Corpus Playrooms transformed Kate Austin with permission for Varsity

Jake Stewart has succeeded in something that I am shocked by. His play, The Four Seasons of Tyler Branch, didn’t annoy me. Too often in plays by amateur writers, it is plainly frustrating when darker and often distressing themes such as mental health, assault or suicide are forced into the narrative in what seems to be a rushed, last-minute attempt at a shock twist. These attempts to make a play stick in the mind of an audience member do work, but for all the wrong reasons; too often I have left a piece of student writing bewildered and borderline disgusted at the audacity of the unnecessary interjection of a serious issue that is thrown around with creative carelessness.

The Four Seasons of Tyler Branch, however, instead of filling me with this familiar vexation, tenderly allowed its audience to be taken on an emotional journey through the nuances of grief and masculinity.

“Taken on an emotional journey through the nuances of grief and masculinity”

The play is a domestic tragedy reversed and spliced, and the timeline can sometimes be disorientating to the viewer. However, Lucy Miller’s incredible portrayal allows us to follow the titular character through this plaited narrative. He is sometimes unlikeable, often cruel, but always viscerally human through Miller’s . Miller is supported by a strong but unostentatious cast. The relationship between Tyler and his sister April (Mia Da Costa) was particularly striking, especially as we came to understand the symbols and motifs of grief cleverly scattered through the play’s script. Niamh Howat’s portrayal of Tyler’s childhood friend also stood out, bringing a quiet yet strong contrast to Miller’s erratic characterisation. I found that even in an all-female cast, the themes of masculinity and the ways this can express itself in men were still encouraged to shine through, a testament to both Howat and Miller’s talent.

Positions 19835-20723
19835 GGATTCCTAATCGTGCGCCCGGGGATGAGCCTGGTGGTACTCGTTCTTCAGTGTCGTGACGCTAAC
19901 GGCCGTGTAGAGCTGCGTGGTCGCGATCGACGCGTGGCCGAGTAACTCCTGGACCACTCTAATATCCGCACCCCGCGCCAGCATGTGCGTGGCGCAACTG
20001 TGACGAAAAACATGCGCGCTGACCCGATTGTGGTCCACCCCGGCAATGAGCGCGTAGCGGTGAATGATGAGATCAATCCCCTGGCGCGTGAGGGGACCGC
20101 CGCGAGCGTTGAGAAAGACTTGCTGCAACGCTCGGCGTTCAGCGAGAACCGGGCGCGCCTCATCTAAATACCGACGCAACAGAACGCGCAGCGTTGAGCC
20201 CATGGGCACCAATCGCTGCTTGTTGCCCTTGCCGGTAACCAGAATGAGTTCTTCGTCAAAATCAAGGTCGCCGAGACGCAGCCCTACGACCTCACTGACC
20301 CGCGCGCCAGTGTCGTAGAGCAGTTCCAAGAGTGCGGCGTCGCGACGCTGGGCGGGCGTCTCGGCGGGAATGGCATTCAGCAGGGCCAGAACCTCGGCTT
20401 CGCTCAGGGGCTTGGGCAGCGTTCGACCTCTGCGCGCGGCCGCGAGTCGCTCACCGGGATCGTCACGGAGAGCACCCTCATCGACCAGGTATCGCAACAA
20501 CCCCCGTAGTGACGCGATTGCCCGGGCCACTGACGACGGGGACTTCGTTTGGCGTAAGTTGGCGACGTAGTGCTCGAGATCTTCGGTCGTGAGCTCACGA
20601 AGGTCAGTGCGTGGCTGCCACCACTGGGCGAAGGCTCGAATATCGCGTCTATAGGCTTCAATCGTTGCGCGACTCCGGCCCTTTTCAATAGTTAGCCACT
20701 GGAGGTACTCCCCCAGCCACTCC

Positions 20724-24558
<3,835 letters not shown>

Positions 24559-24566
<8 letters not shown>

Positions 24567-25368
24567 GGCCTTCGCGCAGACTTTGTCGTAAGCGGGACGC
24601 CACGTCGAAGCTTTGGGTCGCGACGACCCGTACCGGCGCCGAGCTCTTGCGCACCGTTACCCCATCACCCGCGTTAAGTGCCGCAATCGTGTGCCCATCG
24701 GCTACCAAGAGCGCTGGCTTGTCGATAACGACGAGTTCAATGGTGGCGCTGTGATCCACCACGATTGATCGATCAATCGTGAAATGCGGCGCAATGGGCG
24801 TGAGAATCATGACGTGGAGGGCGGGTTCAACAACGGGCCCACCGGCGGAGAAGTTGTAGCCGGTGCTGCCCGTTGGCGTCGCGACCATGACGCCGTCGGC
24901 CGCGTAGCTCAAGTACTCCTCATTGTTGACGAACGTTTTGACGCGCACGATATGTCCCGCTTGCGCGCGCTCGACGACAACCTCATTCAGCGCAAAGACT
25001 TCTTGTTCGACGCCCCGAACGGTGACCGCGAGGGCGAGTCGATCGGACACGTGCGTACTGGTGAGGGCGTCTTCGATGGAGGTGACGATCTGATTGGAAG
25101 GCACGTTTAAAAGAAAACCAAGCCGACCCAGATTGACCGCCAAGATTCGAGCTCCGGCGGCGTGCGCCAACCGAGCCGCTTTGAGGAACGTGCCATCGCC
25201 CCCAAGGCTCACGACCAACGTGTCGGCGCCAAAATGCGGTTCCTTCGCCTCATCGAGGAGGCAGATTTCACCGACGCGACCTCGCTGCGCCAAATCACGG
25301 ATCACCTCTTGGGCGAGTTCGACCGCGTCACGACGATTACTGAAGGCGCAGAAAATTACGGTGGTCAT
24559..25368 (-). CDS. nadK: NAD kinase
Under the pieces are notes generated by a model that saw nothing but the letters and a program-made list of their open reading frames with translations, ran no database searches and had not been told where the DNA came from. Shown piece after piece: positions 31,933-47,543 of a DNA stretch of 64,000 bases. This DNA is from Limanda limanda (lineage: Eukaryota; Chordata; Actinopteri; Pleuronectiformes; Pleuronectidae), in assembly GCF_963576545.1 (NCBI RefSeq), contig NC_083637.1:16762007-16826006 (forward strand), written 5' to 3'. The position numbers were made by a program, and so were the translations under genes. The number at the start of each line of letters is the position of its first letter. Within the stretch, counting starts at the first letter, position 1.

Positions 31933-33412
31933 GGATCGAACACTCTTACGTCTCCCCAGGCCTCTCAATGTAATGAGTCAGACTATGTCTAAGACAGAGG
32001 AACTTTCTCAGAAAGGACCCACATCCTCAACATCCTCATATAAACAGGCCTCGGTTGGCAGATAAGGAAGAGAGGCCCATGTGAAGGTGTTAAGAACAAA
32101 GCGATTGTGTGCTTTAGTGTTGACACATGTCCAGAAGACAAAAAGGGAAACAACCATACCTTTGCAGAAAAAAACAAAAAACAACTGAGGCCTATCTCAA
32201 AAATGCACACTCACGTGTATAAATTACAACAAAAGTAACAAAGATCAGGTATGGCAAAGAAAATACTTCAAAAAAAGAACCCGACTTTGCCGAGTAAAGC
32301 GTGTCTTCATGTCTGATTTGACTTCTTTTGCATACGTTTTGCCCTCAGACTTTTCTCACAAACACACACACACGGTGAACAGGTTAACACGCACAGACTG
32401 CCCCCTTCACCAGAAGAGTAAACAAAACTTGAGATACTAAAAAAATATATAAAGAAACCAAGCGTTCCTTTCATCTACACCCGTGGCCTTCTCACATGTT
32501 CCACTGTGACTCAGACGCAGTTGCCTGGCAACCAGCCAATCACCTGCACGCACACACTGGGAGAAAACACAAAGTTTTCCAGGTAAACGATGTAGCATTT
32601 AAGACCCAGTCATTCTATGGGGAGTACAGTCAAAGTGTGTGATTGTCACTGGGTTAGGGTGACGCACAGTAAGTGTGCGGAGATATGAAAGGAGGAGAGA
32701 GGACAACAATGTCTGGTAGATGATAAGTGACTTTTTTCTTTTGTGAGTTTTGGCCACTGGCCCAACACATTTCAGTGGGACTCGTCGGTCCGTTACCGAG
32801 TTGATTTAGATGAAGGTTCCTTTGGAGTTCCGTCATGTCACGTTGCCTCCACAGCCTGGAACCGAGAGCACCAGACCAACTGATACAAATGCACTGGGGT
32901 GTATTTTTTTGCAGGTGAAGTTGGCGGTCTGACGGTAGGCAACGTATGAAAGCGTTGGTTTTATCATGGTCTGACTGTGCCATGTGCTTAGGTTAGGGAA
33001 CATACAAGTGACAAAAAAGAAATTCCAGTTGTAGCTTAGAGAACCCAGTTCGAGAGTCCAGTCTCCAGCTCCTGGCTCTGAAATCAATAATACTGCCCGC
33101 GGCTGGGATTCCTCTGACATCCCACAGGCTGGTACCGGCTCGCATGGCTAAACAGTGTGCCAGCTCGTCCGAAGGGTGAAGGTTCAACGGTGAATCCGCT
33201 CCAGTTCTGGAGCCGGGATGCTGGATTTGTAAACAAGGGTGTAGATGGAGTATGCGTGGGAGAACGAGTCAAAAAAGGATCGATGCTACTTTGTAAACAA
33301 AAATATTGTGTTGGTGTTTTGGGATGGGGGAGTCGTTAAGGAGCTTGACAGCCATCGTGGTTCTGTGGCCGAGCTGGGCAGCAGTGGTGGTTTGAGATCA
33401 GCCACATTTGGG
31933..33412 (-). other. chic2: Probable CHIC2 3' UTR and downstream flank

“Always viscerally human”

Unfortunately, some of the comedic moments fell flat or felt forced, and there were other moments in the script that seemed misunderstood by the action on stage, and vice-versa. The staging was simplistic and its lack of alteration throughout the play contributed to some of the more confusing aspects of the timeline, at times taking away from the powerful chasms of understanding that seemed intentional on Stewart’s part. Nonetheless, the lighting design by Ranjama Ram, with the choice of colour motifs to reflect each season, was very powerful, though the set still felt static even with as Ram manoeuvred us through a visual journey. These colour motifs were still very exciting when allowed to (and excuse the pun) shine through: there was one particularly quick transition which helped catalyse an emotional realisation that I found particularly effective. It is unfortunate however, that so much pressure was placed on the lighting to indicate this journey, especially in the technically limited Corpus Playroom space, and it an iteration where this expressive pressure was spread more across the complete set design would have been interesting to contemplate.

"Tyler Branch is a play of conscious motifs”

Tyler Branch is a play of conscious motifs. Most of them are strong ones, a shy few are not. This is again seen through the sound design choices, with varying levels of subtlety. Eden Mikula does do a commendable job overall, however, and the complete incorporation of lighting and sound is praiseworthy in the confining Corpus Playroom theatre.

Though aspects of the production can still be polished, I believe this production has curated a fantastic basis for a future iteration of Tyler Branch, whether that be in the next production in a more forgiving space, or simply in Stewart’s next creative iteration of the brilliantly weighted emotion the final scene of the play holds.

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